Encryption & OpenPGP

The  is more of comprehensive post detailing how to setup and use PGP encryption on any Linux machine using the most widely used GnuPGP, as the name describes PGP Is free open source. i will describe and explain core concepts the following ,

  1. Why encryption & core concept of the OpenPGP
  2. Generating encryption
  3. Revocation certificate
  4. Backup configuration and data



Generally there are two types of encryption: Symmetric and asymmetric. In symmetric encryption shared key is used to encrypt document and decrypt from clear text to cipher text  example of symmetric tools 7zip widely used or HDD hard disk drive encryption, Bitlocker, Becrypt. Clearly the use of symmetric is only worth anything if both sender and receiver know the secret.  Asymmetric.

Asymmetric encryption much more secure , in total two keys are used throughout the encryption process The way asymmetric key works is that if document encrypted with one key only be decrypted with using the other key a.k.a Public and Private keys, this form of encryption also known as trapdoor algorithms  “Consider a padlock and its key. It is trivial to change the padlock from open to closed without using the key, by pushing the shackle into the lock mechanism. Opening the padlock easily, however, requires the key to be used. Here the key is the trapdoor and the padlock is the trapdoor function”

So what does encryption provide ?


Asymmetric encryption is used to maintain the confidentiality i.e  the privacy of your data, documents , this formation of encryption involves generating a “keypair” i.e if document is encrypted with one can only be decrypted by the other (public, private)  you share your public key with other and keep your private keys for yourself. People who want to communicate with you via encrypted e-mail will use public key to encrypt the clear text to cipher-text and read it.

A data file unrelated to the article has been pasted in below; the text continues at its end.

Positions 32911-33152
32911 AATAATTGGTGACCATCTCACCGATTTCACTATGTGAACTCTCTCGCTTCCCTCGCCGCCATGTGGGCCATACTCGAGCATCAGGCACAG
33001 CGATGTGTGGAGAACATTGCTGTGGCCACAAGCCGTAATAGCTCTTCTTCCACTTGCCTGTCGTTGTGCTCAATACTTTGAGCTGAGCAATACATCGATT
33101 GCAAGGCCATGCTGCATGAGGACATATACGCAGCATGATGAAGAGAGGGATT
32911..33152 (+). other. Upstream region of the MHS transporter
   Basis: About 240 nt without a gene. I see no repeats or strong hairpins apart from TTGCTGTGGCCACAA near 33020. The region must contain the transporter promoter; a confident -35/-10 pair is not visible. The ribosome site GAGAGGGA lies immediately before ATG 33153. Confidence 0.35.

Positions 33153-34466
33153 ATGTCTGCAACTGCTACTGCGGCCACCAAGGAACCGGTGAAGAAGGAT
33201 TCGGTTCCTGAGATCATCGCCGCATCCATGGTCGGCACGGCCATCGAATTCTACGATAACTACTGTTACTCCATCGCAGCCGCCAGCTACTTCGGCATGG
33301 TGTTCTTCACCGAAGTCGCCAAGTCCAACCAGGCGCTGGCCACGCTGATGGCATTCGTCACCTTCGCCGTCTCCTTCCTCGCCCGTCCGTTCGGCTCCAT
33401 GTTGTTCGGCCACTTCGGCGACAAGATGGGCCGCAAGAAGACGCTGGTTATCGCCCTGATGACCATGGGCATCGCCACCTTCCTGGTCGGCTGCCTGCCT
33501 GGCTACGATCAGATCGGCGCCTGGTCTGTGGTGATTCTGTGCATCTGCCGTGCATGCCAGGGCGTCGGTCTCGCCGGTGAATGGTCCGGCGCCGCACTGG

Asymmetric encryption  has security advantages with a few drawbacks. It’s computationally intensive, in actual fact Asymmetric uses hybrid encryption rather than just public keys  https://en.wikipedia.org/wiki/Public-key_cryptography

Installing and using OpenPGP

This just a basic guides to get started with installing and running OpenPGP on Centos 7. I;m not running Windows or other GNU/Linux flavours but you can probably find some good guides installing PGP online elsewhere.

Install GnuPG2

Almost all linux operating system have GnuPGP but if not for some reason it should be pretty easy to install

 sudo yum install gnupgp2 pinentry-gtk 


Figure 1 installing gnupgp2 locally

Below gpg –version  for successful installation

Screenshot from 2017-05-29 09-26-49

Figure 2 gpg version with successful installation


Generate A Keypair

This involve using your favourite command launch terminal app and type

gpg –gen-key

you will this this

Screenshot from 2017-05-29 09-40-06
Figure 3  – just choice the default version 1 to select RSA

Next we select the key size i like to have 4096  but that a decision yo need to make. remember the the loner key the more security however they can also take very long to generate on the older hardware especially old legacy embedded system

RSA as selection and the key size is 4096

Screenshot from 2017-05-29 09-43-11

Figure 4  –  The key size and how long the key should be valid is your decision. if somehow your private key becomes compromised you will be able to revoke it using the revocation certificate just hit y and enter again.

0 valid and the key does not expire

Screenshot from 2017-05-29 10-12-50

Figure 5 Email address must be your valid email


Your User ID constructed

Screenshot from 2017-05-29 10-16-22

Figure 6 Just type O  to confirm a dialog box will appear asking for a passphrases. this is crucial to make sure that even if an attacker gain access to your private key , they might not be able to use it. Make sure this is a strong password. Complex password at least 18 characters long i.e mixture of upper, and lower case letters, numbers, special characters